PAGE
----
That combination of words sounds jarring–we are not accustomed to seeing any kind of violence attributed to that tradition. However, there is a new book out that discusses the presence of violence within the Buddhist tradition. The title: Buddhist Warfare , a collection of essays by various Buddhist scholars, edited by Mark Jerryson and Mark Juergensmeyer, two scholars of comparative religions. There is also an intriguing review of this book that first appeared in the Times Literary Supplement(UK) by another Buddhist scholar, Katherine Wharton. The review was also available through truthdig.com and here is the link:
It seems to be an uneven book, and the review even more uneven. There are a number of problems and questions of interpretation. But first of all one must acknowledge the sad but undeniable historical record of actual violence by proponents of Buddhism. To those of us in the “Abrahamic religions”: Judaism, Christianity and Islam–well, we are accustomed to the presence of violence in our various traditions, but most Westerners had looked on Buddhism as not being tainted by that kind of thing. This book does show that is not quite the case. On another website, in a personal account, Mark Jerryson, one of the editors, tells us why he took up this research. Here is that website:
Mark spent a year in Thailand studying Buddhism and was jarred to discover monks with guns. He knew he had to look into this.
In any case, the book details both ancient and modern instances where people who identified themselves as Buddhists carry out or condone or somehow support violent activity. Japanese Zen seems to come out very badly in this regard. In Japan Zen seems to have been associated with the warrior class(the samurai, etc.) quite a bit–it made them better warriors. In this regard there is at least some ambiguity in some of the things that even the great D.T. Suzuki wrote. And here we come to some questionable things in the book and even more so in the review–apart from the historical record, there is the problem of how to interpret certain words and expressions in Buddhism. It seems that what some of these scholars are saying–and especially the reviewer–is at the very least very questionable if not outright wrong. It may be arrogant on my part to say so, but there is also the historical record of many Westerners, scholars and religious folk, who have definitely “missed the boat” in evaluating Asian religions–either idealizing them and projecting their own constructs, their own needs into them or else painting them in such a negative way as if there was nothing of value there. So it is not, alas, impossible.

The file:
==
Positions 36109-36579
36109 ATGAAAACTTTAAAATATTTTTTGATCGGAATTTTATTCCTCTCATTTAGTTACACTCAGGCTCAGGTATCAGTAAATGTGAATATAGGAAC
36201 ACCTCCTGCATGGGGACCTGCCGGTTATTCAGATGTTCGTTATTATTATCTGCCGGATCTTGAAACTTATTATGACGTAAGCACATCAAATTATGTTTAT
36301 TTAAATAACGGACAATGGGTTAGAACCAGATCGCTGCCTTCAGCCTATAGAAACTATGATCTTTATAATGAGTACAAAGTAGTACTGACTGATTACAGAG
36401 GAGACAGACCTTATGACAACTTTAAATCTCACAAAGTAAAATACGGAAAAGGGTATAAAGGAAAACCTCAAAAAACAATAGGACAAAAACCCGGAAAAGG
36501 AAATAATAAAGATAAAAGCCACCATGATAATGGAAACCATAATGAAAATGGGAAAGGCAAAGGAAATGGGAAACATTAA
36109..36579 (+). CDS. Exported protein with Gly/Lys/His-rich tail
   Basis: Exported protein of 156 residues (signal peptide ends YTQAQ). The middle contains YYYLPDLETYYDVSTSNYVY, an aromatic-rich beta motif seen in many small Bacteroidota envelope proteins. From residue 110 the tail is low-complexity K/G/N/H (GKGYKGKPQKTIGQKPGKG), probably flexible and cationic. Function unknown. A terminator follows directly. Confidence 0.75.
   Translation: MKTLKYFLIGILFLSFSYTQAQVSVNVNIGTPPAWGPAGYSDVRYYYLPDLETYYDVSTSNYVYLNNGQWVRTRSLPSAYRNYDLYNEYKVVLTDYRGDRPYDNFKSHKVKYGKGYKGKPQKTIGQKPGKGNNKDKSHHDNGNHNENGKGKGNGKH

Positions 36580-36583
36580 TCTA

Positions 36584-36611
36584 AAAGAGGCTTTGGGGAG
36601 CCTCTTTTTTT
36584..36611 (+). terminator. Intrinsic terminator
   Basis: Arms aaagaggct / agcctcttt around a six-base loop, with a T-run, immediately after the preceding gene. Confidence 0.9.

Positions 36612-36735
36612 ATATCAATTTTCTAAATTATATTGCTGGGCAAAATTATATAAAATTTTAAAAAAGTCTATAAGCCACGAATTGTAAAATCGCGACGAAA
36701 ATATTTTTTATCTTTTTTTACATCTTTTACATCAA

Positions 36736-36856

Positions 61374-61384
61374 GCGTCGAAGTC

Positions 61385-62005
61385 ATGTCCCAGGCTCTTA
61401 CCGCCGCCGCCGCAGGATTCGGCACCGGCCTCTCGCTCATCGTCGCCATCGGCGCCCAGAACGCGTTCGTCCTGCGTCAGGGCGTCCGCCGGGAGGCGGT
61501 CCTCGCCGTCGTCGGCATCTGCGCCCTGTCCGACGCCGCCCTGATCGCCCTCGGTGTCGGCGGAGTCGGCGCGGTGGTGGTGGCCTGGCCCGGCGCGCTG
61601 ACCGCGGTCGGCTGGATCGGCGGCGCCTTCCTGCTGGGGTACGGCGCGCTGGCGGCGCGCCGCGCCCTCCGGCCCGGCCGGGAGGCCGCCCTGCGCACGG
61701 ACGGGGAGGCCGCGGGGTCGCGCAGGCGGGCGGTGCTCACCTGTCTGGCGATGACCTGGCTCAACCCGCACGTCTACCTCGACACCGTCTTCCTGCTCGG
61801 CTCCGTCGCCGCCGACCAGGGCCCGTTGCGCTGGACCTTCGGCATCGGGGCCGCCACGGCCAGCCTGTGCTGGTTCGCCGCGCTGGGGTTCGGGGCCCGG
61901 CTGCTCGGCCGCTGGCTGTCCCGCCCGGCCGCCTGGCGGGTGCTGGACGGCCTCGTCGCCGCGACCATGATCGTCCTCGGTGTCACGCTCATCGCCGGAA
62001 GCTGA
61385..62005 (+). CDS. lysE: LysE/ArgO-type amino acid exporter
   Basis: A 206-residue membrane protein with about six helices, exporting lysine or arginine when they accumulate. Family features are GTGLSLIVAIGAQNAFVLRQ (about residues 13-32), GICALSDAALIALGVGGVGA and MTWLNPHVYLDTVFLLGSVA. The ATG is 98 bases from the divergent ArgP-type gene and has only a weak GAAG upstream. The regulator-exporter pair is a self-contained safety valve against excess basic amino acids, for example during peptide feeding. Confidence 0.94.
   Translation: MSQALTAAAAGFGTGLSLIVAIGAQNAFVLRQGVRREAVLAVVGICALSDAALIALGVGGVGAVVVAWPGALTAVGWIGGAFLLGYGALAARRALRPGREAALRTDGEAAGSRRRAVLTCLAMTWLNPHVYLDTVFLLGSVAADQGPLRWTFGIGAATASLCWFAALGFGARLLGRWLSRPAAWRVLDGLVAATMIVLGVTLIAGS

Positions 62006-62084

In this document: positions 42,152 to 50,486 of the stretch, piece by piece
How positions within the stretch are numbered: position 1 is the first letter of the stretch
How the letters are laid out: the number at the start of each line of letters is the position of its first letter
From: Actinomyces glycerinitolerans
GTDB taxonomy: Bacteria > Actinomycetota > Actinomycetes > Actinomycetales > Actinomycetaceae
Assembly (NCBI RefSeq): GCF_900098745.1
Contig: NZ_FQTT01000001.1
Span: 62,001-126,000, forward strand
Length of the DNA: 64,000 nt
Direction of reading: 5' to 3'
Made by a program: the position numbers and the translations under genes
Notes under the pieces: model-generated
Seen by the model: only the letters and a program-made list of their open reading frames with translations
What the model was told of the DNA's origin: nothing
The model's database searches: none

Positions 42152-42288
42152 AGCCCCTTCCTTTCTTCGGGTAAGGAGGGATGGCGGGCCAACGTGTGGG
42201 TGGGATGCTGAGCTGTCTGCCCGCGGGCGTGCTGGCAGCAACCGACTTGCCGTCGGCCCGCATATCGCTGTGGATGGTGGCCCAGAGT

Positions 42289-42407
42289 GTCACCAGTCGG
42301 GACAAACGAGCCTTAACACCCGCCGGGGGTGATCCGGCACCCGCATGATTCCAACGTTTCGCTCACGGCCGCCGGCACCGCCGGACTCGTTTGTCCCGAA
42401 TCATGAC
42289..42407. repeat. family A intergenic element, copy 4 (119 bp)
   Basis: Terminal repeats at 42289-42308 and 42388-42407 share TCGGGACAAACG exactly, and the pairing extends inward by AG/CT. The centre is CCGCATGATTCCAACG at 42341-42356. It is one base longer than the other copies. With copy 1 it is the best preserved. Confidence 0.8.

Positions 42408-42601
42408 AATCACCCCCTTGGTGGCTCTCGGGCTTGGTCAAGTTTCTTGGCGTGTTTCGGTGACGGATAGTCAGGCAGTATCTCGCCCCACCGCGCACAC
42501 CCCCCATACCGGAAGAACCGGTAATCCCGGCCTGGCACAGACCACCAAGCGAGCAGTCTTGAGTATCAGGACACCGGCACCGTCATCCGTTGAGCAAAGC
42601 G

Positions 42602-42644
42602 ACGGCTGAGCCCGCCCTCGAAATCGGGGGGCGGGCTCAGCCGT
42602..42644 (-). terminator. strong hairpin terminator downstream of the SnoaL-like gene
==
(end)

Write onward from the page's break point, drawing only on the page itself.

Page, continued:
First of all, what these authors say about the Buddhist notions of “no-self,” and “emptiness” seems very wrongheaded. To attribute these as a cause of the presence of violence in Buddhism is a misreading. Yes, one can see how a shallow or distorted understanding of these profound notions can lead one seriously astray. But in their essence these are very deep teachings that actually lead one in the opposite direction when correctly grasped. Thus the importance of a true teacher because Buddhism is primarily learned from a teacher and not from texts. There are several comments after the book review by various kinds of people and most of them are superficial, but there are at least two comments by informed Buddhists who make this very point.
Another terrible misreading is blaming Taoism for the justification of violence in Buddhism. Here Taoism is seen as “identification with the raw forces of nature.” Wrong! Absolutely wrong. Sometime soon we will have to discuss Taoism at length. Needless to say both Zen and Taoism have been used to justify various hedonistic and antinomian ways of life that may include violence–also including a superficial spontaneity. To name names: Alan Watts came close to this in his books in the 1950s and 60s, and he was very popular in his time.
Another problem both in the book and in the review is the lack of sensitivity to the many-layered nuances of the language in this tradition(and actually in all religious traditions). Even in American “pop Buddhism” to say “kill the Buddha” is clearly not seen as an invocation to violence. It refers to a ceasing of objectification, of trying to find a Buddha outside one’s self. There is a certain amount of this kind of language in Buddhist literature, and we must grant that this kind of language is problematic today. It can also be found in the other great traditions. Afterall, the Bhagavad-Gita takes place in the middle of a battlefield, the Jewish Psalms used in Christian worship are filled with language about “smiting the enemy,” etc., etc. One has to find a way around this language and get to the meaning behind it. But like the good commentators on the review point out, one also has to look at some very fundamental Buddhist teachings that call one to compassion, to doing no harm to anyone, etc. And as for D.T. Suzuki, well, he once did say that the essence of enlightenment was to feel the pain of another as one’s own. Whatever else he might have said, that’s pretty good!
Whatever the failings of this book may be, whatever the problems with the review of the book, they both do remind us that there is a “dark side” in every religious tradition. Whether this be a misinterpretation of a teaching, or a misappliction, or a cultural distortion of a perfectly good doctrine, whatever be the case, one has to be alert. Just because something is labeled as “religion” or “spiritual” does not mean we set aside our critical faculties and deny what’s right in front of our noses. Christians have been doing this for centuries! Buddhists, welcome to the club!